Fertility clinics in the UK are seeing a sharp rise in interest for egg freezing. This may be because of the COVID19 lockdowns. Many clinics are reporting a 50% increase in enquiries for the process and the reason is twofold:
● Covid restrictions have lowered the chance of meeting a partner
● Professional working women are seeing egg freezing as an insurance policy against childlessness in the future.
One example is Kate Davidson, a 35-year-old Commercial Director, who told the Sunday Times newspaper, “A big part of me wanted to do it because I wanted to share my eggs. But I also like the fact that I’ve got some put away for me now. I was quite reflective about work, life – all those things. I think that’s what prompted me to make the move.”
Another woman, who did not want to be named, told the paper that the whole that her and her friends socialise and dated had changed. She said, “If I don’t meet the man of my dreams until I’m 39, then at least I know I’ve got the eggs of a 33-year-old. I just haven’t met that person and with the coronavirus, I felt that it was becoming harder. That was the trigger.”
It’s not just enquiries about the process that are increasing. Consultations are on the rise too, with treatment centres like the London Women’s Clinic seeing a 25% increase compared with last year. The Harley Street Fertility Clinic has also seen a 20% increase.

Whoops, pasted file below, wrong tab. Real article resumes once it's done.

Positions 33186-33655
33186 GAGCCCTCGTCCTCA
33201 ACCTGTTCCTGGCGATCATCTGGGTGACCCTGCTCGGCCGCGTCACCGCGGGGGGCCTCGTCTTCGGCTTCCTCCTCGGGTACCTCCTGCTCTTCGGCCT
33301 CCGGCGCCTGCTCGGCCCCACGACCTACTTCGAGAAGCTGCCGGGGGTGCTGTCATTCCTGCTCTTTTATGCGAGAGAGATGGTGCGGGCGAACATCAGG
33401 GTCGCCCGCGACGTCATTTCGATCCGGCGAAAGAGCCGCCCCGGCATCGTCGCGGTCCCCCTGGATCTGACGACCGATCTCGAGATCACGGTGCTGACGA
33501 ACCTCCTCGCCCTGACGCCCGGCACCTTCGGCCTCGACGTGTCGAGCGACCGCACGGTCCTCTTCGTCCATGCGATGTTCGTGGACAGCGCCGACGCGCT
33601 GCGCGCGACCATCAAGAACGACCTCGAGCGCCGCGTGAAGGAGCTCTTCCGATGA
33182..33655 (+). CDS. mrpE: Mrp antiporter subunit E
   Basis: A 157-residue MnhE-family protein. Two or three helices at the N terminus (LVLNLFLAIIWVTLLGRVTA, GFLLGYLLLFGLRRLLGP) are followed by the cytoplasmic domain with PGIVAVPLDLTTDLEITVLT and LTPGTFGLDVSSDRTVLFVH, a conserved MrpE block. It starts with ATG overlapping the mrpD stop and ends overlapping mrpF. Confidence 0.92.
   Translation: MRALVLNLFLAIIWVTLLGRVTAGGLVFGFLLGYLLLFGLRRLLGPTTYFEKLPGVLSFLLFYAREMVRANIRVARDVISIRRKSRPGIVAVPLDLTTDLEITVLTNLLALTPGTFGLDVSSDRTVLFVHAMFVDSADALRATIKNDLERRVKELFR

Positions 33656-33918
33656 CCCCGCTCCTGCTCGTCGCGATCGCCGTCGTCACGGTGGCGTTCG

523% increase in egg freezing
In fact, egg freezing, as an insurance policy was on the increase even before COVID19 struck. A recent report by the Human Fertilisation and Embryology Authority showed that the number of women opting to freeze their eggs or embryos has risen significantly. In the UK it rose 523% between 2013 and 2018.
Speaking of this, Professor Joyce Harper, Professor of Reproductive Science at University College London, said, “The majority of women who freeze their eggs are single. When they’ve been asked, most of them want to have children now, they just haven’t met Mr. Right or haven’t got a partner who is happy to have children.”
In the UK egg freezing for social reasons (i.e. non-medical reasons) is not available on the NHS. The procedure costs around £3,350 in a private clinic. This is still cheaper than in some other parts of the world. For instance, in the US it is around $10,000 and doesn’t necessarily include the ongoing storage costs. It may be that when COVID19 restrictions are finally lifted there could be a further increase in egg freezing in the UK as more women travel to take advantage of lower prices abroad.